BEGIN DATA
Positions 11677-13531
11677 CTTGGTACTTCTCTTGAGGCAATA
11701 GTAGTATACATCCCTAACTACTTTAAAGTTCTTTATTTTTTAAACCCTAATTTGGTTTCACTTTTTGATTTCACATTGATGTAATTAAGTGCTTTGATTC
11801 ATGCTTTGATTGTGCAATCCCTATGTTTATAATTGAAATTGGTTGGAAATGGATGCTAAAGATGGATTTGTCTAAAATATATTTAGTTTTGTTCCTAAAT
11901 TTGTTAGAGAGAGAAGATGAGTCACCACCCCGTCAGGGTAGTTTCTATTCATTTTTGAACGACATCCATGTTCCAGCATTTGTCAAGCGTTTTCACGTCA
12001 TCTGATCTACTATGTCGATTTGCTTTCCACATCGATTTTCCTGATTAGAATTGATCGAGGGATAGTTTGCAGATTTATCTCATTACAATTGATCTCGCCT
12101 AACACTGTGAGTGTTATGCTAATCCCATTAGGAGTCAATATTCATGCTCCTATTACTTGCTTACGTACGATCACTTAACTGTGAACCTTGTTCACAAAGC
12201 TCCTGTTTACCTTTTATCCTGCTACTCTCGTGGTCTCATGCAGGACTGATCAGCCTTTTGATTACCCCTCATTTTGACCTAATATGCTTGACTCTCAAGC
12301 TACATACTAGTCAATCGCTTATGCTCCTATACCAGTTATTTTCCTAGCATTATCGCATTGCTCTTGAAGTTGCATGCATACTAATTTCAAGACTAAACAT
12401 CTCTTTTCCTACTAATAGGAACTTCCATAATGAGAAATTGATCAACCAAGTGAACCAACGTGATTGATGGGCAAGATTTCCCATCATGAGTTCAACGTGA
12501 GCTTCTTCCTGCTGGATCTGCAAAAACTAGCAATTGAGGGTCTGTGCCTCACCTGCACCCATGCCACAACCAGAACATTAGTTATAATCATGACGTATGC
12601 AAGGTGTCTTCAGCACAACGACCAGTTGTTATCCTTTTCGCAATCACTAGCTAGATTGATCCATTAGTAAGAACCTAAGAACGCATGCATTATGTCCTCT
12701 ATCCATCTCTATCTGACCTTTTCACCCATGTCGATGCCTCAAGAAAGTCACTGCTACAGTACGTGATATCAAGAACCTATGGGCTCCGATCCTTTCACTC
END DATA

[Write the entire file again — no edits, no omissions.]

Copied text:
Positions 11677-13531
11677 CTTGGTACTTCTCTTGAGGCAATA
11701 GTAGTATACATCCCTAACTACTTTAAAGTTCTTTATTTTTTAAACCCTAATTTGGTTTCACTTTTTGATTTCACATTGATGTAATTAAGTGCTTTGATTC
11801 ATGCTTTGATTGTGCAATCCCTATGTTTATAATTGAAATTGGTTGGAAATGGATGCTAAAGATGGATTTGTCTAAAATATATTTAGTTTTGTTCCTAAAT
11901 TTGTTAGAGAGAGAAGATGAGTCACCACCCCGTCAGGGTAGTTTCTATTCATTTTTGAACGACATCCATGTTCCAGCATTTGTCAAGCGTTTTCACGTCA
12001 TCTGATCTACTATGTCGATTTGCTTTCCACATCGATTTTCCTGATTAGAATTGATCGAGGGATAGTTTGCAGATTTATCTCATTACAATTGATCTCGCCT
12101 AACACTGTGAGTGTTATGCTAATCCCATTAGGAGTCAATATTCATGCTCCTATTACTTGCTTACGTACGATCACTTAACTGTGAACCTTGTTCACAAAGC
12201 TCCTGTTTACCTTTTATCCTGCTACTCTCGTGGTCTCATGCAGGACTGATCAGCCTTTTGATTACCCCTCATTTTGACCTAATATGCTTGACTCTCAAGC
12301 TACATACTAGTCAATCGCTTATGCTCCTATACCAGTTATTTTCCTAGCATTATCGCATTGCTCTTGAAGTTGCATGCATACTAATTTCAAGACTAAACAT
12401 CTCTTTTCCTACTAATAGGAACTTCCATAATGAGAAATTGATCAACCAAGTGAACCAACGTGATTGATGGGCAAGATTTCCCATCATGAGTTCAACGTGA
12501 GCTTCTTCCTGCTGGATCTGCAAAAACTAGCAATTGAGGGTCTGTGCCTCACCTGCACCCATGCCACAACCAGAACATTAGTTATAATCATGACGTATGC
12601 AAGGTGTCTTCAGCACAACGACCAGTTGTTATCCTTTTCGCAATCACTAGCTAGATTGATCCATTAGTAAGAACCTAAGAACGCATGCATTATGTCCTCT
12701 ATCCATCTCTATCTGACCTTTTCACCCATGTCGATGCCTCAAGAAAGTCACTGCTACAGTACGTGATATCAAGAACCTATGGGCTCCGATCCTTTCACTC